Have you ever noticed these white lines on leaves? What insect could be making these? It’s a tiny fly: the leaf-miner fly, or in Dutch: de mineervlieg.
The adult female fly makes a tiny hole in the leaf tissue with her ovipositor, used for drinking the plant’s sap, but also for laying its eggs inside the hole. (Because the male flies don’t have this ovipositor, they drink sap from the holes made by the females.) Once the egg is hatched, the larva begins eating its way through the leaf. This can be very damaging to the plant, as it obstructs the photosynthesis of the leaves.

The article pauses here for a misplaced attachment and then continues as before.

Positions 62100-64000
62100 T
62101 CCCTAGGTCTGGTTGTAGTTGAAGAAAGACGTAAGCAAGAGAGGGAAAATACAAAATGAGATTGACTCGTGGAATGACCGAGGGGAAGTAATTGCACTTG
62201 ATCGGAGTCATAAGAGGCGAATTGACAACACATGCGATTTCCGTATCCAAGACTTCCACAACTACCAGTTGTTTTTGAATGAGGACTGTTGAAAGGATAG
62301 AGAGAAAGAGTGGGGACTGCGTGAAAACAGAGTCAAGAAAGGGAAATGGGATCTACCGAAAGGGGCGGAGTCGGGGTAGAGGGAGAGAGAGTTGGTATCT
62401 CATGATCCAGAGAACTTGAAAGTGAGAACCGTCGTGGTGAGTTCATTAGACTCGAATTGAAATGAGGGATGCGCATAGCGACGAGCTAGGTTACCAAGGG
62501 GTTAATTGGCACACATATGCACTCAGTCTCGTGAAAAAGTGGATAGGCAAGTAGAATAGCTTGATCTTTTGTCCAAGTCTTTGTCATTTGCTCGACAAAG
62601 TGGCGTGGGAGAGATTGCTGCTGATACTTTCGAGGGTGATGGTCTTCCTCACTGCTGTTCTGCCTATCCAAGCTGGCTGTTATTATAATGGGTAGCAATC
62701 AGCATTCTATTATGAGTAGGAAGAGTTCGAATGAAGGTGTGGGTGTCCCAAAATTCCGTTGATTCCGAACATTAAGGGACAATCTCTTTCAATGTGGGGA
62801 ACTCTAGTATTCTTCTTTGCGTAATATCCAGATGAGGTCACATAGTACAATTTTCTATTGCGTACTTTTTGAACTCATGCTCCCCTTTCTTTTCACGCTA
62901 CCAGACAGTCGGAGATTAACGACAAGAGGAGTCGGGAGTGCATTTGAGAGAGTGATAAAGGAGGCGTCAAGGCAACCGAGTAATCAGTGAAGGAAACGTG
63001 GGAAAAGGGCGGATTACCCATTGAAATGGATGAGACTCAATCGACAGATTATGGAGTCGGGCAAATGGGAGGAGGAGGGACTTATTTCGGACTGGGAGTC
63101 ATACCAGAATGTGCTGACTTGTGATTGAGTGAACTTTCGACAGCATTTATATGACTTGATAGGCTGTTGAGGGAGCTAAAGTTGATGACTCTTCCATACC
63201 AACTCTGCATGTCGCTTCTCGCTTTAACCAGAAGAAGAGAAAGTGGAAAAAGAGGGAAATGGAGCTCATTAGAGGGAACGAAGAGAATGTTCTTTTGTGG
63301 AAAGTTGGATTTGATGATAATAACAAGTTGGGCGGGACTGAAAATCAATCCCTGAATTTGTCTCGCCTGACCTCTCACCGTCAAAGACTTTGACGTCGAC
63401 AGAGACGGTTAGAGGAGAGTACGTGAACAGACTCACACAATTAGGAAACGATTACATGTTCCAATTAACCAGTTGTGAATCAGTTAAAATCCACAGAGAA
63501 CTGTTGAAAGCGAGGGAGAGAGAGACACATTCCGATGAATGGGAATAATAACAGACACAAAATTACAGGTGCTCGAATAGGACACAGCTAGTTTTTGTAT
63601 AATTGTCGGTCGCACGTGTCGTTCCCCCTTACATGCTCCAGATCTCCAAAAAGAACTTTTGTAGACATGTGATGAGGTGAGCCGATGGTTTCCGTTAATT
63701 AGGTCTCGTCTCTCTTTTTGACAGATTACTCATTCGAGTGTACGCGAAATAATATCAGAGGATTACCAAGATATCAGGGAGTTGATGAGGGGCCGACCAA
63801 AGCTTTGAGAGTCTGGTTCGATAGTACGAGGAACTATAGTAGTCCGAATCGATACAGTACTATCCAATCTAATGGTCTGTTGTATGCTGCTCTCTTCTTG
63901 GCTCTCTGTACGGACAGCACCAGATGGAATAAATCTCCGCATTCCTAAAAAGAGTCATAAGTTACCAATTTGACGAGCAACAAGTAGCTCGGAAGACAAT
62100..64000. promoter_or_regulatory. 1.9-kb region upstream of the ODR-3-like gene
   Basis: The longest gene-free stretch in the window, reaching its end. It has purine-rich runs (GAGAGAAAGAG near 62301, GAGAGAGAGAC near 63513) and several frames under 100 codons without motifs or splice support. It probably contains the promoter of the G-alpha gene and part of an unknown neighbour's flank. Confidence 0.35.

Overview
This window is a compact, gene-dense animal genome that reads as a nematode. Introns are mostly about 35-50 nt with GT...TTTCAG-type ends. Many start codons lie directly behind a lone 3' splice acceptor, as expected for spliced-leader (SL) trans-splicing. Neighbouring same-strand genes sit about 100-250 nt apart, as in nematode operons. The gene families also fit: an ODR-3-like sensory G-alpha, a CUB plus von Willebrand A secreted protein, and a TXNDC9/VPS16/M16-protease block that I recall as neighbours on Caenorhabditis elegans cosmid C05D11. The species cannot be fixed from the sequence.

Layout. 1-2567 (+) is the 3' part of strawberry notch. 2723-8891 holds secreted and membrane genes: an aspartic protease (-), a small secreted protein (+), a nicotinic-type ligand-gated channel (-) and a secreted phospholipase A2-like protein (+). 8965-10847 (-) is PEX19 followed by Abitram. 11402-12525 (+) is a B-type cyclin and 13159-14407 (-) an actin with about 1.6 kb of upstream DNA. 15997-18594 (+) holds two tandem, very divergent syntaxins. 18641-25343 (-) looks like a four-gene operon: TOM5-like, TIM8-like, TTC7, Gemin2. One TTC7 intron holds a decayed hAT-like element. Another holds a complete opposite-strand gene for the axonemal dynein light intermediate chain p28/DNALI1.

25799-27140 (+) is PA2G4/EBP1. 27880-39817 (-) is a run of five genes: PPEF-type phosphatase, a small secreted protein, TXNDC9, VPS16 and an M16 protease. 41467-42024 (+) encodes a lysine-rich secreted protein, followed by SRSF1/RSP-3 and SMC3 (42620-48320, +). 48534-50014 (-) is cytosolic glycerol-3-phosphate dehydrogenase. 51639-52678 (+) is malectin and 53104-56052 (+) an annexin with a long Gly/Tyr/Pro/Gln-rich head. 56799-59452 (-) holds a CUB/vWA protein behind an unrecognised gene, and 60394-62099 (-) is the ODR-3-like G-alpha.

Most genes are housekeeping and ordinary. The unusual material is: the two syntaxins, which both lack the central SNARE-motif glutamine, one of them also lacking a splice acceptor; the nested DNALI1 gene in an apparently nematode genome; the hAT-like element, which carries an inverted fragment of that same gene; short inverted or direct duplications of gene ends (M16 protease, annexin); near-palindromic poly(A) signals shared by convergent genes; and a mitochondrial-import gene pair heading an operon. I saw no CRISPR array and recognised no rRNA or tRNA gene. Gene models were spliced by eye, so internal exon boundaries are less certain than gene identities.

Before becoming an adult fly, the larva evolves three times and then becomes a pupa, attaching itself underneath the leaf or letting itself fall and crawling under the ground to pupate. Not long after, the adult fly emerges.
Worldwide there are about 2500 species of the leaf-miner fly known. The larvae are about 2 to 3 mm long, the adult at most 6 mm.